Written 20th March 2020 so some of the stats are out of date. In fact, they are now worse!
(photo taken by me – 8th March)
Having successfully locked down and killed off the initial virus, ironically China is now suffering from the return of Covid-19. Most of the new infections in China have come from the UK. Singapore has called our modelling irresponsible and also closed its border. Unlike most of Europe we have not locked down our country citing herd immunity. Not only was Boris’ initial language full of encouraging but hazy language, he then informed us he’d be closing the pubs and cafes down on a Saturday morning giving us a Friday night to spread it amongst ourselves. Who the fuck does this? And on 20th March, 12 days after the outbreak.
South Korea and Taiwan have successfully managed corona despite less warning and without a lockdown. How? By planning and implementing the plan. They relied on widespread testing and aggressively following up on the disease. We have done none of this despite the extra month to get the test from these countries, secure the ventilators or get enough protective garb for our medical personnel. We can’t even test them to see if they are infected or infecting. It’s incompetence on a criminal level. Now of course, some people would die but the government seemed content with that. A sacrifice worth paying like it is the Battle of the Somme or the Crimea War. Again, unthinkable you would have thought.
Due to the lack of testing, we essentially don’t know where the virus is which also explains our unprecedented 81% testing/death rate ratio. Korea has a ratio of around 2%. This sort of neglect would be unthinkable in any project. Our herd mentality idea is not only callous, but will have real long implications for the nation beyond Brexit. The idea seemed to be that we will be able to hang on until a vaccine arrives. The stupidity and short-sightedness of this policy should be clear. Firstly, we have no idea when a vaccine will arrive or what the country will look like then. We also don’t know right now whether after infection and recovery, we become immune. If we are not, then we’re just another time bomb and untouchable until vaccinated.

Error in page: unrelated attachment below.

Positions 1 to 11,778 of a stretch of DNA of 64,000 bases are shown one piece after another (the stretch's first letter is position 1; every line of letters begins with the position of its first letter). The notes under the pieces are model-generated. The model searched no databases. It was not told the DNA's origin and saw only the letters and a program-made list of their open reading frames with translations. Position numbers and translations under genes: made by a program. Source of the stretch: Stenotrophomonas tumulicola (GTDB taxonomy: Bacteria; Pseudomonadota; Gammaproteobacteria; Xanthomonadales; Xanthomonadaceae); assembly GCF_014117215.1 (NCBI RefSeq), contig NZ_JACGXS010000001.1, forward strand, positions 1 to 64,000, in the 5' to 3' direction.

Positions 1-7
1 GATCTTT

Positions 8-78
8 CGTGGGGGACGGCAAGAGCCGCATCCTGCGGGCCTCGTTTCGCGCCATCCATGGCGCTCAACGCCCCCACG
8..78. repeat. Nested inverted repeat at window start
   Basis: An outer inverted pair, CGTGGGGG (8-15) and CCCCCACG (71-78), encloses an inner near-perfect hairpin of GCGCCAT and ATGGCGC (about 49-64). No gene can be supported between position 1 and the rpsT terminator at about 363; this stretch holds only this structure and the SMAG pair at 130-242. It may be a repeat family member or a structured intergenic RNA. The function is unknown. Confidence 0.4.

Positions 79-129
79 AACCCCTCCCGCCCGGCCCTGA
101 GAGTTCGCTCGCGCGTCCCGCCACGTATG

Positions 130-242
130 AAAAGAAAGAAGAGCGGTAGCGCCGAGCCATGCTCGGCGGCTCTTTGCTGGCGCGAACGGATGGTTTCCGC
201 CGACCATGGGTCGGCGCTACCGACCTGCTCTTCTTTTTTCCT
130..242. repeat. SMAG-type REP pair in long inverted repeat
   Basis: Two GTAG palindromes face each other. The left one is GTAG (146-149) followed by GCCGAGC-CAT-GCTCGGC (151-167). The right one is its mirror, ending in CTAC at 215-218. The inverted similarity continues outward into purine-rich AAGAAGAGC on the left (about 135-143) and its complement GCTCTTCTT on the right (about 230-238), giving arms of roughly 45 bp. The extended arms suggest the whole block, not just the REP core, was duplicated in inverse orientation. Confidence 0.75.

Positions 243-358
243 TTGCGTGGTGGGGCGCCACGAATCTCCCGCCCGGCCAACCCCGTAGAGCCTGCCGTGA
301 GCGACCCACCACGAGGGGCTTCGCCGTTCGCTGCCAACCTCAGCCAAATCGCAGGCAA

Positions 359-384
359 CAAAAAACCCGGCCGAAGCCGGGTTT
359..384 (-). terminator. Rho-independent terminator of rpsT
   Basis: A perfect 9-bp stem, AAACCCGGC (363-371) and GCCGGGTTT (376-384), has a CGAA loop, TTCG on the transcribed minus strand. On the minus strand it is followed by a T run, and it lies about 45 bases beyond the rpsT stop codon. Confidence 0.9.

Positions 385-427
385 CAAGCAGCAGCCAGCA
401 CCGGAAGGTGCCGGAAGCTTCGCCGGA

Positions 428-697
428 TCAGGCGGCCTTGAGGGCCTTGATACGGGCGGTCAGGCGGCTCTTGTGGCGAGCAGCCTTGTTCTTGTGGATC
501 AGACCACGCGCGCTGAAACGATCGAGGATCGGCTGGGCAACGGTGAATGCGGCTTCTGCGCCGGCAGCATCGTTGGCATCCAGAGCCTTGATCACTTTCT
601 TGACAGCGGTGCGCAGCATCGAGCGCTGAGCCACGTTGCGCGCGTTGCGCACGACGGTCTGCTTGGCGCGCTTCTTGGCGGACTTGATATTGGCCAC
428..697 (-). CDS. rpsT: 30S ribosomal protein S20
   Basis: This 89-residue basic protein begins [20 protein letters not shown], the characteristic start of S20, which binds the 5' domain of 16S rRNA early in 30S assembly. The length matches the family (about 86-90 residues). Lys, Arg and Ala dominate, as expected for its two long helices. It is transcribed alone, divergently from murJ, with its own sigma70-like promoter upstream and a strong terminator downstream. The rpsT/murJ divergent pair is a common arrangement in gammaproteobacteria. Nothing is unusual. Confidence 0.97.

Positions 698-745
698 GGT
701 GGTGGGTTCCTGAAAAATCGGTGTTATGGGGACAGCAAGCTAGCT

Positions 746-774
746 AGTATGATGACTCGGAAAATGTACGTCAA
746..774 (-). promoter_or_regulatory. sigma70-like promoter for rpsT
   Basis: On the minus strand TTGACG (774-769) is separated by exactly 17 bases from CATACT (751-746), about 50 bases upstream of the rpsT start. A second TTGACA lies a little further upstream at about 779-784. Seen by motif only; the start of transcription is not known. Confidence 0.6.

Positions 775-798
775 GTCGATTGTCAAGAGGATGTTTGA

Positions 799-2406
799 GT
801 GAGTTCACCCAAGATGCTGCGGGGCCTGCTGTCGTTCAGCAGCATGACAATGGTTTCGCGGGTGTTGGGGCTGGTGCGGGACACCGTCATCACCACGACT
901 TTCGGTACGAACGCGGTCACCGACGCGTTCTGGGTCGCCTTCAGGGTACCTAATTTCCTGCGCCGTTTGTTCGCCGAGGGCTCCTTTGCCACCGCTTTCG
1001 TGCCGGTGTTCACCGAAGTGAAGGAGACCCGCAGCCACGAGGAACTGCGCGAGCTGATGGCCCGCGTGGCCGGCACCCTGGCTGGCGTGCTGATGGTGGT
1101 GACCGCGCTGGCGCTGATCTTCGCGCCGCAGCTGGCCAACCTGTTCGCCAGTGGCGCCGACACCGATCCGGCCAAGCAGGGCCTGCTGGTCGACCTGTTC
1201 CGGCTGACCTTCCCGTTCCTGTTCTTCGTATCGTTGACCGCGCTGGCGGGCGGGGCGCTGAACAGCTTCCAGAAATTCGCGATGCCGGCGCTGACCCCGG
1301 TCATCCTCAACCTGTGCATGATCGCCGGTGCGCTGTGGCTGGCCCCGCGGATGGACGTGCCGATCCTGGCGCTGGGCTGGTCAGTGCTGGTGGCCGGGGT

Another reasoning given is to not tank the economy. A recession is coming to all nations this year so let’s not worry about that. But the economy will recover unlike the thousands of victims. Not only is this policy a danger to our own people but who is going to invite UK business into their country right now? We’ll be isolated from Europe and countries are looking at us in bewilderment. If you think the US is going to prioritise the UK over others, you clearly don’t understand Trump’s focus or frankly any recent US President. Do you not remember that Reagan refused our request for an aircraft carrier for the Falklands War citing their relationship with the Argentinian junta. Furthermore, any trade deal would naturally favour the US. We don’t have any bargaining chips except to give up.
So recently, not only have we isolated ourselves from the EU, but any British company wishing to do projects abroad simply won’t let us in until this clears. The delay could be interminable. In other eyes, we’ve not played our part. Other European states have suffered more than the UK right now, but they’ve also taken comprehensive and unequivocal action to stem this which has shown results elsewhere and for the long-term health of the nation.
Why did we act this way? I’ve numerous theories from our recent political instability, to the bumbling nature of Boris, an ill-fated determination to save the economy, the British sense of exceptionalism and an ill-feeling with extreme government intervention. While it’s naturally a mix of all these, the first and last two factors stand out to me. The former prevented us from being united and prepared for catastrophe while the latters have impaired our true understanding of the virus and who we are. We aren’t exceptional. This crisis is showing that to us. When we get used to that idea and our politicians stop playing up to it for power, then we’ll find our strength again.